- The Alabama continues her cruise on the coast of Brazil -- American ships under English colors -- the enemy's carrying-trade in neutral bottoms -- the capture of the Conrad -- she is commissioned as a Confederate States cruiser -- the highways of the sea, and the tactics of the Federal Secretary of the Navy -- the phenomenon of the winds in the Southern hemisphere -- arrival at Saldanha Bay, on the coast of Africa.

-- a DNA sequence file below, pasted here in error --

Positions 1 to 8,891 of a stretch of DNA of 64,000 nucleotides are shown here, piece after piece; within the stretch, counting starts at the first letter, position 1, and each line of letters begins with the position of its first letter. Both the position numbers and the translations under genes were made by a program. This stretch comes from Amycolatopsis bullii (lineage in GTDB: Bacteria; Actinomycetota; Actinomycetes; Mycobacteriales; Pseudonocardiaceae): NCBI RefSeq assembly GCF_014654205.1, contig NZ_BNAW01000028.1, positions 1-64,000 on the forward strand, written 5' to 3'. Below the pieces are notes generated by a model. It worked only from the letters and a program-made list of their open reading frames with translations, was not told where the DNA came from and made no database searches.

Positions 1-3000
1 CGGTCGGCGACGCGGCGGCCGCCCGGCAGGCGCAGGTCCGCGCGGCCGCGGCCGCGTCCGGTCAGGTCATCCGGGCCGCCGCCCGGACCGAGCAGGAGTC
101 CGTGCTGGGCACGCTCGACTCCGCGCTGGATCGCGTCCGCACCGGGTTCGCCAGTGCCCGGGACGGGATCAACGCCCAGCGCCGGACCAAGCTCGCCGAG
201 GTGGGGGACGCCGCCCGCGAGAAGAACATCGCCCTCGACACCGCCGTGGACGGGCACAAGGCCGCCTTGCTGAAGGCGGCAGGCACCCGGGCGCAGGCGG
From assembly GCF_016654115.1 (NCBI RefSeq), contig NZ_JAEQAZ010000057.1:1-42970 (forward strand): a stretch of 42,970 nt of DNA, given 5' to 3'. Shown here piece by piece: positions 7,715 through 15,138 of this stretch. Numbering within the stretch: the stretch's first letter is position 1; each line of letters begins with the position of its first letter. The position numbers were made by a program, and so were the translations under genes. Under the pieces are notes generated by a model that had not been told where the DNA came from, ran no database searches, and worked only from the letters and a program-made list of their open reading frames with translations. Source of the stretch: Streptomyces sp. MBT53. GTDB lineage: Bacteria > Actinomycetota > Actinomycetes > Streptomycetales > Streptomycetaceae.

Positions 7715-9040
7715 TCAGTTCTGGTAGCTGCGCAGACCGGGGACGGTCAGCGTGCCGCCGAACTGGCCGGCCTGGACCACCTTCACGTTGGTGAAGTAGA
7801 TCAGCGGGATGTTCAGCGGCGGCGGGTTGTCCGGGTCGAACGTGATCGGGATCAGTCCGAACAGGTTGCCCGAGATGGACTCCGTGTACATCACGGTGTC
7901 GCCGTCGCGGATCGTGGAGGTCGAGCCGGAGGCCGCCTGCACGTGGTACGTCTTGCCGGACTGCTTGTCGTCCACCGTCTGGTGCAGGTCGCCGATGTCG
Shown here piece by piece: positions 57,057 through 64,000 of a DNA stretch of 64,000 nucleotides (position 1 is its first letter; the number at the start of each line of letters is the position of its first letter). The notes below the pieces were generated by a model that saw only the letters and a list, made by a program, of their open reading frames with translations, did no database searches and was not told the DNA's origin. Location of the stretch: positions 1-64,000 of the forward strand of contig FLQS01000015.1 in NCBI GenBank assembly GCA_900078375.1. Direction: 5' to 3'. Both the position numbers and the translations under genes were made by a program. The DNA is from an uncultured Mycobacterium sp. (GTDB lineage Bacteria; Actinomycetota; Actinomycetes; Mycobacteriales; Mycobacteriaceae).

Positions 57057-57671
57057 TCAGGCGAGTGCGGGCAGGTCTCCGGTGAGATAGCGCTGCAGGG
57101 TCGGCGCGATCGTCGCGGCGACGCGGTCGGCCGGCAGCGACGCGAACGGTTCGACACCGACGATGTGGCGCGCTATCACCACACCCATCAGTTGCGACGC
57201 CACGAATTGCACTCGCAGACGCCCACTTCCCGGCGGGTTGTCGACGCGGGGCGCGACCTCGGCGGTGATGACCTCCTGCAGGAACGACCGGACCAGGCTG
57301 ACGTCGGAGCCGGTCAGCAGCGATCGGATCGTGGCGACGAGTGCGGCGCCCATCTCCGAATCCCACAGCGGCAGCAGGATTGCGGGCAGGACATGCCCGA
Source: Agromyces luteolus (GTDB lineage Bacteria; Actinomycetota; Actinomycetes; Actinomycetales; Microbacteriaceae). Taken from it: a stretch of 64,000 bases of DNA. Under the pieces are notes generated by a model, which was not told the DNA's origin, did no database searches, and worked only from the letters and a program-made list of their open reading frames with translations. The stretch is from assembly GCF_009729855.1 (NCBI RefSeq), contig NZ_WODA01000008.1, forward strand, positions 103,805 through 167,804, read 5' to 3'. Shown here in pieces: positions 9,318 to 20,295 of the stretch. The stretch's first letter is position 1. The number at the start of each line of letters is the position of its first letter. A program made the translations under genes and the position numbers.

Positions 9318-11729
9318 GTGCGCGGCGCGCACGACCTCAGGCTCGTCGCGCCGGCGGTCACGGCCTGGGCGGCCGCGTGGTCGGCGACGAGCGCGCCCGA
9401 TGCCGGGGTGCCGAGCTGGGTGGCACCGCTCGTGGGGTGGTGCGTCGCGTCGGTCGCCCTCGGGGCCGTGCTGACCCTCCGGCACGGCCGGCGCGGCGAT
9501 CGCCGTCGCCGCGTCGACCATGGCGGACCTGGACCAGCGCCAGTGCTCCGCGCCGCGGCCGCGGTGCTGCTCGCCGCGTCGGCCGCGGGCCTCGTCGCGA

We captured our last ship off the Abrolhos, as related in the last chapter. We have since worked our way as far south, as latitude 22° 38′, and it is the middle of June— equivalent in the southern hemisphere, to the middle of December, in the northern. Hence the blows, and other bad weather we are beginning to meet with. On the 16th of June, we overhauled two more American ships, under English colors. One of these was the Azzapadi of Port Louis, in the Mauritius. She was formerly the Joseph Hale, and was built at Portland, Maine. Having put into Port Louis, in distress, she had been sold for the benefit of ‘whom it might concern,’ and purchased by English parties, two years before. The other was the Queen of Beauty, formerly the Challenger. Under her new colors and nationality, she was now running as a packet between London, and Melbourne in Australia. These were both bona fide transfers, and were evidence of the straits to which Yankee commerce was being put. Many more ships disappeared from under the ‘flaunting lie’ by sale, than by capture, their owners not being able to employ them. The day after we overhauled these ships, we boarded a Bremen bark, from Buenos Ayres, for New York, with hides and tallow,  on Yankee account. The correspondents of the New York merchants were taking the advice of the latter, and shipping in neutral bottoms to avoid paying the premium on the war risk. On the 20th of June, we observed in latitude 25° 48′, and found the weather so cool, as to compel us to put on our thick coats. On that day we made another capture. It was the Conrad, of Philadelphia, from Buenos Ayres, for New York, with part of a cargo of wool. There were certificates found on board claiming the property as British, but as there were abundant circumstances in the res geste, pointing to American ownership, I disregarded the certificates, and condemned both ship and cargo as good prize. The Conrad being a tidy little bark, of about three hundred and fifty tons, with good sailing qualities, I resolved to commission her as a cruiser. Three or four officers, and ten or a dozen men would be a sufficient crew for her, and this small number I could spare from the Alabama, without putting myself to material inconvenience. Never, perhaps, was a ship of war fitted out so promptly before. The Conrad was a commissioned ship, with armament, crew, and provisions on board, flying her pennant, and with sailing orders signed, sealed, and delivered, before sunset on the day of her capture. I sent Acting-Lieutenant Low on board to command her, and gave him Midshipman George T. Sinclair, as his first lieutenant; and promoted a couple of active and intelligent young seamen, as master's mates, to serve with Mr. Sinclair, as watch officers. Her armament consisted of the two 12-pounder brass rifled guns, which we had captured from the Yankee mandarin, who was going out, as the reader has seen, on board of the Talisman, to join the Taepings; twenty rifles, and half a dozen revolvers. I called the new cruiser, the Tuscaloosa, after the pretty little town of that name, on the Black Warrior River in the State of Alabama. It was meet that a child of the Alabama should be named after one of the towns of the State. The baptismal ceremony was not very elaborate. When all was ready—it being now about five P. M.—at a concerted signal, the Tuscaloosa ran up the Confederate colors, and the crew of the Alabama leaped into the rigging; and taking off their hats, gave three hearty cheers! The cheers were answered by the small crew of the newly commissioned ship,  and the ceremony was over. Captain Low had now only to fill away, and make sail, on his cruise. Our first meeting was to be at the Cape of Good Hope. My bantling was thus born upon the high seas, in the South Atlantic Ocean, and no power could gainsay the legitimacy of its birth. As the reader will see, England was afterward compelled to acknowledge it, though an ill-informed cabinet minister—the Duke of Newcastle—at first objected to it. On the same evening that we parted with the Tuscaloosa, we boarded the English bark, Mary Kendall, from Cardiff for Point de Galle, but which having met with heavy weather, and sprung a leak, was putting back to Rio Janeiro for repairs. At the request of her master I sent my surgeon on board to visit a seaman who had been badly injured by a fall. As we were within a few days' sail of Rio, I prevailed upon the master of this ship to receive my prisoners on board, to be landed. There were thirty-one of them, and among the rest, a woman from the Conrad, who claimed to be a passenger. The time had now arrived for me to stretch over to the Cape of Good Hope. I had been three months near the equator, and on the coast of Brazil, and it was about time that some of Mr. Welles' ships of war, in pursuance of the tactics of that slow old gentleman, should be making their appearance on the coast in pursuit of me. I was more than ever astonished at the culpable neglect or want of sagacity of the head of the Federal Navy Department, when I arrived on the coast of Brazil, and found no Federal ship of war there. Ever since I had left the island of Jamaica, early in January, I had been working my way, gradually, to my present cruising ground. My ship had been constantly reported, and any one of his clerks could have plotted my track, from these reports, so as to show him, past all peradventure, where I was bound. But even independently of any positive evidence, he might have been sure, that sooner or later I would make my way to that great thoroughfare. As has been frequently remarked in the course of these pages, the sea has its highways and byways, as well as the land. Every seaman, now, knows where these highways are, and when he is about to make a voyage, can plot his track in advance. None of these highways are better defined, or perhaps  so well defined, as the great public road that leads along the coast of Brazil. All the commerce of Europe and America, bound to the Far East or the Far West, takes this road. The reader has seen a constant stream of ships passing the toll-gate we established at the crossing of the thirtieth parallel, north, all bound in this direction. And he has seen how this stream sweeps along by the island of Fernando de Noronha, on its way to the great highway on the coast of Brazil. The road thus far is wide—the ships having a large discretion. But when the road has crossed the equator, and struck into the region of the south-east trades, its limits become much circumscribed. It is as much as a ship can do now, to stretch by the coast of Brazil without tacking. The south-east trades push her so close down upon the coast, that it is touch and go with her. The road, in consequence, becomes very narrow. The more narrow the road, the more the stream of ships is condensed. A cruiser, under easy sail, stretching backward and forward across this road, must necessarily get sight of nearly everything that passes. If Mr. Welles had stationed a heavier and faster ship than the Alabama—and he had a number of both heavier and faster ships—at the crossing of the 30th parallel; another at or near the equator, a little to the eastward of Fernando de Noronha, and a third off Bahia, he must have driven me off, or greatly crippled me in my movements. A few more ships in the other chief highways, and his commerce would have been pretty well protected. But the old gentleman does not seem once to have thought of so simple a policy as stationing a ship anywhere. The reader who has followed the Alabama in her career thus far, has seen how many vital points he left unguarded. His plan seemed to be, first to wait until he heard of the Alabama being somewhere, and then to send off a number of cruisers, post-haste, in pursuit of her, as though he expected her to stand still, and wait for her pursuers! This method of his left the game entirely in my own hands. My safety depended upon a simple calculation of times and distances. For instance, when I arrived off the coast of Brazil, I would take up my pencil, and make some such an estimate as this: I discharged my prisoners from the first ship captured, on such a  day. It will take these prisoners a certain number of days to reach a given port. It will take a certain other number of days, for the news of the capture to travel thence to Washington. And it will take a certain other number still, for a ship of war of the enemy to reach the coast of Brazil. Just before this aggregate of days elapses, I haul aft my trysail sheets, and stretch over to the Cape of Good Hope. I find no enemy's ship of war awaiting me here. I go to work on the stream of commerce doubling the Cape. And by the time, I think, that the ships which have arrived on the coast of Brazil in pursuit of me, have heard of my being at the Cape, and started in fresh chase; I quietly stretch back to the coast of Brazil, and go to work as before. Voila tout! The reader will have occasion to remark, by the time we get through with our cruises, how well this system worked for me; as he will have observed, that I did not fall in with a single enemy's cruiser at sea, at any time during my whole career! We had, some days since, crossed the tropic of Capricorn, and entered the ‘variables’ of the southern hemisphere; and having reached the forks of the great Brazilian highway, that is to say, the point at which the stream of commerce separates into two principal branches, one passing around Cape Horn, and the other around the Cape of Good Hope, we had taken the left-hand fork. We had not proceeded far on this road, however, before we found upon examination of our bread-room, that the weevil, that pestilent little destroyer of bread-stuffs in southern climates, had rendered almost our entire supply of bread useless! It was impossible to proceeded on a voyage of such length, as that to the Cape of Good Hope, in such a dilemma, and I put back for Rio Janeiro, to obtain a fresh supply; unless I could capture it by the way. We were now in latitude 28° 01′, and longitude 28° 29′, or about 825 miles from Rio; some little distance to travel to a baker's shop. We were saved this journey, however, as the reader will presently see, by a Yankee ship which came very considerately to our relief. For the next few days, the weather was boisterous and unpleasant—wind generally from the north-west, with a southeasterly current. Ships were frequently in sight, but they all proved to be neutral. On the 30th of June, the weather  moderated, and became fine for a few days. On the 1st of July, after overhauling as many as eleven neutral ships, we gave chase, at eleven P. M., to a twelfth sail looming up on the horizon. She looked American, and had heels, and the chase continued all night. As the day dawned, a fine, tall ship, with taper spars, and white canvas, was only a few miles ahead of us: A blank cartridge brought the United States colors to her peak, but still she kept on. She was as yet three miles distant, and probably had some hope of escape. At all events, her captain had pluck, and held on to his canvas until the last moment. It was not until we had approached him near enough to send a shot whizzing across his bow, that he consented to clew up, and heave to. She proved to be the Anna F. Schmidt, of Maine, from Boston, for San Francisco, with a valuable cargo of assorted merchandise; much of it consisting of ready-made clothing, hats, boots, and shoes. Here was a haul for the paymaster But unfortunately for Jack, the coats were too fine, and the tails too long. The trousers and undergarments were all right, however, and of these we got a large supply on board. The Schmidt had on board, too, the very article of bread, and in the proper quantity, that we were in want of. We received on board from her thirty days supply, put up in the nicest kind of air-tight casks. Crockery, china-ware, glass, lamps, clocks, sewing-machines, patent medicines, clothespins, and the latest invention for killing bed-bugs, completed her cargo. No Englishman or Frenchman could possibly own such a cargo, and there was, consequently, no attempt among the papers to protect it. It took us nearly the entire day to do the requisite amount of ‘robbing’ on board the Schmidt, and the torch was not applied to her until near nightfall. We then wheeled about, and took the fork of the road again, for the Cape of Good Hope. Whilst we were yet busy with the prize, another American ship passed us, but she proved, upon being boarded, to have been sold, by her patriotic Yankee owners, to an Englishman, and was now profitably engaged in assisting the other ships of John Bull in taking away from the enemy his carrying-trade. I examined the papers and surroundings of all these ships, with great care, being anxious, if possible, to find a peg on  which I might hang a doubt large enough to enable me to burn them. But, thus far, all the transfers had been bonafide. In the present instance, the papers were evidently genuine, and there was a Scotch master and English crew on board. At about nine P. M., on the same evening, the Schmidt being in flames, and the Alabama in the act of making sail from her, a large, taunt ship, with exceedingly square yards, passed us at rapid speed, under a cloud of canvas, from rail to truck, and from her course seemed to be bound either to Europe or the United States. She had paid no attention to the burning ship, but flew past it as though she were anxious to get out of harm's way as soon as possible. I conceived thence the idea, that she must be one of the enemy's large clipper-ships, from ‘round the Horn,’ and immediately gave chase, adding, in my eagerness to seize so valuable a prize, steam to sail. It was blowing half a gale of wind, but the phantom ship, for such she looked by moonlight, was carrying her royals and top-gallant studding-sails. This confirmed my suspicion, for surely, I thought, no ship would risk carrying away her spars, under such a press of sail, unless she were endeavoring to escape from an enemy. By the time we were well under way in pursuit, the stranger was about three miles ahead of us. I fired a gun to command him to halt. In a moment or two, to my astonishment, the sound of a gun from the stranger came booming back over the waters in response. I now felt quite sure that I had gotten hold of a New York and California clipper-ship. She had fired a gun to make me believe, probably, that she was a ship of war, and thus induce me to desist from the pur suit. But a ship of war would not carry such a press of sail, or appear to be in such a hurry to get out of the way—unless, indeed, she were an enemy's ship of inferior force; and the size of the fugitive, in the present instance, forbade such a supposition. So I sent orders below to the engineer, to stir up his fires, and put the Alabama at the top of her speed. My crew had all become so much excited by the chase, some of the sailors thinking we had scared up the Flying Dutchman, who was known to cruise in these seas, and others expecting a fight, that the watch had forgotten to go below to their hammocks. About midnight we overhauled the stranger near enough to  speak her. She loomed up terribly large as we approached. She was painted black, with a white streak around her waist, man-of-war fashion, and we could count, with the aid of our night-glasses, five guns of a side frowning through her ports. ‘What ship is that?’ now thundered my first lieutenant through his trumpet. ‘This is her Britannic Majesty's ship, Diomede!’ came back in reply very quietly. ‘What ship is that?’ now asked the Diomede. ‘This is the Confederate States steamer Alabama.’ ‘I suspected as much,’ said the officer, ‘when I saw you making sail, by the light of the burning ship.’ A little friendly chat now ensued, when we sheared off, and permitted her Britannic Majesty's frigate to proceed, without insisting upon an examination of ‘her papers;’ and the sailors slunk below, one by one, to their hammocks, disappointed that they had neither caught the Flying Dutchman, a California clipper, or a fight. The next day, and for several days, the weather proved fine. We were running to the eastward on the average parallel of about 30°, with the wind from N. N. E. to the N. W. Saturday, July 4th, 1863, is thus recorded in my journal:—‘This is “Independence day” in the “old concern;” a holiday, which I feel half inclined to throw overboard, because it was established in such bad company, and because we have to fight the battle of independence over again, against a greater tyranny than before. Still, old feelings are strong, and it will not hurt Jack to give him an extra glass of grog.’ The morning of the 6th proved cloudy and squally, and we had some showers of rain, though the barometer kept steadily up. At thirty minutes past midnight, an officer came below to inform me, that there was a large sail in sight, not a great way off. I sent word to the officer of the deck to chase, and repaired on deck pretty soon myself. In about three hours, we had approached the chase sufficiently near, to heave her to, with a shot, she having previously disregarded two blank cartridges. She proved to be another prize, the ship Express, of Boston, from Callao, for Antwerp, with a cargo of guano from the Chincha Islands. This cargo probably belonged to the Peruvian Government, for the guano of the Chincha Islands is a government monopoly, but our Peruvian friends had been  unfortunate in their attempts to cover it. It had been shipped by Messrs. Sescau, Valdeavellano & Co., and consigned to J. Sescau & Co., at Antwerp. On the back of the bill of lading was the following indorsement:—‘Nous soussigne, Charge d'affairs, et Consul General de France, a Lima, certifions que la chargement de mille soixante deuze tonneaux, de register, de Huano, specifie au present connaissement, est propriete neutre. Fait a Lima, le 27 Janvier, 1863.’ This certificate was no better than so much waste paper, for two reasons. First, it was not sworn to, and secondly, it simply averred the property to be neutral, without stating who the owners were. I was sorry to burn so much property belonging, in all probability, to Peru, but I could make no distinction between that government and an individual. I had the right to burn the enemy's ship, and if a neutral government chose to put its property on board of her, it was its duty to document it according to the laws of war, or abide the consequences of the neglect. The certificate would not have secured individual property, and I could not permit it to screen that of a government, which was presumed to know the law better than an individual. As the case stood, I was bound to presume that the property, being in an enemy's bottom, was enemy's. The torch followed this decision. The Express had had a long and boisterous passage around Cape Horn, and gave signs of being much weather-beaten— some of her spars and sails were gone, and her sides were defaced with iron rust. The master had his wife on board, a gentle English woman, with her servant-maid, or rather humble companion, and it seemed quite hard that these two females, after having braved the dangers of Cape Horn, should be carried off to brave other dangers at the Cape of Good Hope. We were now in mid-winter, July 15th, when the storms run riot over these two prominent head-lands of our globe. We were fast changing our skies as we proceeded southward. Many of the northern constellations had been buried beneath the horizon, to rise no more, until we should recross the equator, and other new and brilliant ones had risen in their places. We had not seen the familiar North Star for months. The Southern Cross had arisen to attract our gaze to the opposite  pole instead. The mysterious Magellan clouds hovered over the same pole, by day, and caused the mariner to dream of faroff worlds. They were even visible on very bright nights. The reader will perhaps remember the meteorological phenomena which we met with in the Gulf Stream—how regularly the winds went around the compass, from left to right, or with the course of the sun, obeying the laws of storms. Similar phenomena are occurring to us now. The winds are still going round with the sun, but they no longer go from left to right, but from right to left; for this is now the motion of the sun. Instead of watching the winds haul from northeast to east; from east to south-east; from south-east to south, as we were wont to do in the northern hemisphere, we now watch them haul from north-east to north; from north to north-west; and from north-west to west. And when we get on shore, in the gardens, and vineyards, at the Cape of Good Hope, we shall see the tendrils of the vine, and the creeping plants, twining around their respective supports, in the opposite direction, from left to right, instead of from right to left, as the reader has seen them do in the writer's garden in Alabama. After capturing the Express, we passed into one of the byways of the sea. The fork of the road which we had been hitherto pursuing, now bore off to the south—east — the Indiabound ships running well to the southward of the Cape. We turned out of the road to the left, and drew in nearer to the coast of Africa. With the exception of an occasional African trader, or a chance whaler, we were entirely out of the track of commerce. In the space of seven or eight hundred miles, we sighted but a single ship. As we drew down toward the Cape, that singular bird, the Cape pigeon came to visit us. It is of about the size of a small sea-gull, and not unlike it in appearance. Like the petrel, it is a storm-bird, and seems to delight in the commotion of the elements. It is quite gentle, wheeling around the ship, and uttering, from time to time, its cheerful scream, or rather whistle. A peculiarity of this bird is, that it is entirely unknown in the northern hemisphere; from which it would appear, that, like the ‘right’ whale, it is incapable of enduring  the tropical heats. It would probably be death to it, to attempt to cross the equator. On the 28th of July, we observed in latitude 33° 46′, and longitude 17° 31′, and the next day, at about nine A. M., we made Daffen Island, with its remarkable breaker, lying a short distance to the northward of the Cape of Good Hope. Instead of running into Cape Town, I deemed it more prudent to go first to Saldanha Bay, and reconnoitre. There might be enemy's ships of war off the Cape, and if so, I desired to get news of them, before they should hear of my being in these seas. As we were running in for the bay, we overhauled a small coasting schooner, the master of which volunteered to take us in to the anchorage; and early in the afternoon, we came to, in five and three quarter fathoms of water, in a cosy little nook of the bay, sheltered from all winds. There was no Yankee man-of-war at the Cape, nor had there been any there for some months! Mr. Welles was asleep, the coast was all clear, and I could renew my ‘depredations’ upon the enemy's commerce whenever I pleased. There is no finer sheet of land-locked water in the world than Saldanha Bay. Its anchorage is bold, and clean, and spacious enough to accommodate the largest fleets. It is within a few hours' sail of the cape, which is the halfway mile-post, as it were, between the extreme east, and the extreme west, and yet commerce, with a strange caprice, has established its relayhouse at Cape Town, whose anchorage is open to all the winter gales, from which a ship is in constant danger of being wrecked. We did not find so much as a coaster at anchor, in this splendid harbor. The country around was wild and picturesque in appearance; the substratum being of solid rock, and nature having played some strange freaks, when chaos was being reduced to order. Rocky precipices and palisades meet the beholder at every turn, and immense boulders of granite lie scattered on the coast and over the hills, as if giants had been amusing themselves at a game of marbles. A few farmhouses are in sight from the ship, surrounded by patches of cultivation, but all the rest of the landscape is a semi-barren waste of straggling rocks, and coarse grass. The country improves, however, a short distance back from the coast, and  the grazing becomes fine. Beef cattle are numerous, and of fair size, and the sheep flourishes in great perfection—wool being one of the staple products of the colony. The cereals are also produced, and, as every one knows, the Cape has long been famous for its delicate wines. My first care was to send the paymaster on shore, to contract for supplying the crew with fresh provisions, during our stay, and my next to inform the Governor at the Cape of my arrival. As I turned into my cot that night, with a still ship, in a land-locked harbor, with no strange sails, or storms to disturb my repose, I felt like a weary traveller, who had laid down, for the time, a heavy burden. The morning after our arrival—the 30th of July—was bright and beautiful, and I landed early to get sights for my chronometers. It was the first time I had ever set foot on the continent of Africa, and I looked forth, from the eminence on which I stood, upon a wild, desolate, and yet picturesque scene. The ocean was slumbering in the distance, huge rocky precipices were around me, the newly risen sun was scattering the mists from the hills, and the only signs of life save the Alabama at my feet, and the oxteam of a boer which was creeping along the beach, were the screams of the sea-fowl, as they whirled around me, and, from time to time, made plunge into the still waters in quest of their prey. A profusion of wild flowers bloomed in little parterres among the rocks, and among others, I plucked the geranium, in several varieties. This was evidently its native home. Returning on board at the usual breakfast hour, I found that Bartelli had made excellent use of his time. There was a hut or two on the beach, to which a market-boat had been sent from the ship, to bring off the fresh beef and vegetables for the crew, which the paymaster had contracted for on the previous evening. Bartelli had accompanied it, and the result was a venison steak, cut fresh from a spring-bok that a hunter had just brought in, simmering in his chafing dish. There were some fine pan-fish on the table, too; for my first lieutenant, ever mindful of the comfort of his people, had sent a party on shore with the seine, which had had fine success, and reported the bay full of fish. Jack, after having been nearly three months on a diet of salted beef and pork, was once more  in clover, and my young officers were greatly excited by the reports that came off to them from the shore, of the variety and abundance of game, in the neighborhood. Besides the curlew, snipe, and plover, that were to be found on the beach, and in the salt marshes adjacent, the quail, pheasant deer in several varieties, and even the ostrich, the lion, and the tiger, awaited them, if they should think proper to go a little distance inland. The small islands in the bay abounded in rabbits, which might be chased and knocked on the head with sticks. Hunting-parties were soon organized, and there was a great cleaning and burnishing of fowling-pieces, and adjusting and filling of powder-flasks and shot-pouches going on. But all was not to be pleasure; there was duty to be thought of as well. The Alabama required considerable overhauling after her late cruise, both in her machinery, and hull, and rigging. Among other things, it was quite necessary that she should be re-caulked, inside and out, and re-painted. There were working-parties organized, therefore, as well as hunting and fishing-parties. We soon found, too, that we had the duties of hospitality to attend to. The fame of the ‘British Pirate’ had preceded her. Every ship which had touched at the Cape, had had more or less to say of the Alabama. Mr. Seward and Mr. Adams, Lord Russell and the London Times had made her famous, and the people manifested great curiosity to see her. We were, in a measure, too, among our own kinsmen. The Cape of Good Hope, as all the world knows, had been a Dutch colony, and was now inhabited by a mixed population of Dutch and English. The African had met the usual fate of the savage, when he comes in contact with civilized man. He had been thrust aside, and was only to be seen as a straggler and stranger in his native land. From far and near, the country-people flocked in to see us, in every description of vehicle, from the tidy spring-wagon, with its pair of sleek ponies, to the ox-cart. The vehicles, containing mostly women and children, were preceded or followed by men on horseback, by twos and threes, and sometimes by the dozen. The men brought along with them their shot-guns and rifles, thus converting their journey into a hunting-party, as well as one of curiosity. Those from a distance  came provided with tents and camp-equipage. Almost every one had some present of game or curiosity to offer, as he came on board. One would bring me a wild-peacock for dinner, which he had shot on the wayside; another a brace of pheasants; others ostrich-eggs fresh from the nest, plumes of ostrichfeathers, spikes from the head of the spring-bok three and four feet in length, &c. We showed them around the ship—the young boers lifting our hundred-pound rifle-shot, and looking over the sights of our guns, and the young women looking at the moustaches of my young officers. The Saldanha settlement is almost exclusively Dutch, notwithstanding it has been fifty years and more in possession of the English. Dutch is the language universally spoken; all the newspapers are published in that melodious tongue, and the ‘young idea’ is being taught to ‘shoot’ in it. One young man among our visitors, though he was twenty-three years of age, and lived within twenty miles of the sea, told me he had never been on board of a ship before. He became very much excited, and went into ecstasies at everything he saw, particularly at the size and weight of the guns, which seemed to transcend all his philosophy—the largest gun which he had hitherto seen, being his own rifle, with which he was in the habit of bringing down the ostrich or the tiger. The climate seemed to be well suited to these descendants of the Hollanders. The men were athletic and well-proportioned, and the young women chubby, and blooming with the blended tints of the lily and the rose—the rose rather preponderating. The beauty of these lasses—and some of them were quite pretty—was due entirely to mother Nature, as their large and somewhat rough hands, and awkward courtesies showed that they were rather more familiar with milking the cows and churning the butter, than with the airs and graces of the saloon. We remained a week in Saldanha Bay, during the whole of which, we had exceedingly fine weather; the wind generally prevailing from the south-east, and the sky being clear, with now and then a film of gray clouds. This was quite remarkable for the first days of August—this month being equivalent, at the ‘stormy Cape,’ to the month of February, in the northern hemisphere. The natives told us that so gentle a  winter had not been known for years before. The temperature was delightful. Although we were in the latitude of about 34°—say the equivalent latitude to that of south-western Virginia—we did not feel the want of fires. Indeed, the grasses were green, and vegetation seemed to have been scarcely suspended. The graziers had no need to feed their cattle. A schooner came in while we lay here, bringing us some letters from merchants at Cape Town, welcoming us to the colony, and offering to supply us with coal, or whatever else we might need. I had left orders both at Fernando de Noronha, and Bahia, for the Agrippina, if she should arrive at either of those places, after my departure, to make the best of her way to Saldanha Bay, and await me there. She should have preceded me several weeks. She was not here—the old Scotchman, as before remarked, having played me false. When Kell had put his ship in order, he took a little recreation himself, and in company with one or two of his messmates went off into the interior, on an ostrich hunt. Horses and dogs, and hunters awaited them, at the country-seat of the gentleman who had invited them to partake of this peculiarly African sport. They had a grand hunt, and put up several fine birds, at which some of the party—Kell among the number, got shots—but they did not bring any ‘plumes’ on board; at least of their own capturing. The devilish birds, as big as horses, and running twice as fast, as some of the young officers described them, refused to ‘heave to,’ they said, though they had sent sundry whistlers around their heads, in the shape of buck-shot. A sad accident occurred to one of our young hunters before we left the bay. One afternoon, just at sunset, I was shocked to receive the intelligence that one of the cutters had returned alongside, with a dead officer in it. Third Assistant Engineer Cummings was the unfortunate officer. He had been hunting with a party of his messmates. They had all returned with well-filled game-bags to the boat, at sunset, and Cummings was in the act of stepping into her, when the cock of his gun striking against the gunwale, a whole load of buck-shot passed through his chest in the region of the heart, and he fell dead, in an instant, upon the sands. The body was lifted tenderly  into the boat, and taken on board, and prepared by careful and affectionate hands for interment on the morrow. This young gentleman had been very popular, with both officers and crew, and his sudden death cast a gloom over the ship. All amusements were suspended, and men walked about with softened foot-fall, as though fearing to disturb the slumbers of the dead. Arrangements were made for interring him in the grave-yard of a neighboring farmer, and the next morning, the colors of the ship were half-masted, and all the boats—each with its colors also at half-mast—formed in line, and as many of the officers and crew as could be spared from duty, followed the deceased to his last resting-place. There were six boats in the procession, and as they pulled in for the shore, with the wellknown funeral stroke and drooping flags, the spectacle was one to sadden the heart. A young life had been suddenly cut short in a far distant land. A subscription was taken up to place a proper tomb over his remains, and the curious visitor to Saldanha Bay may read on a simple, but enduring marble slab, this mournful little episode in the history of the cruise of the Alabama.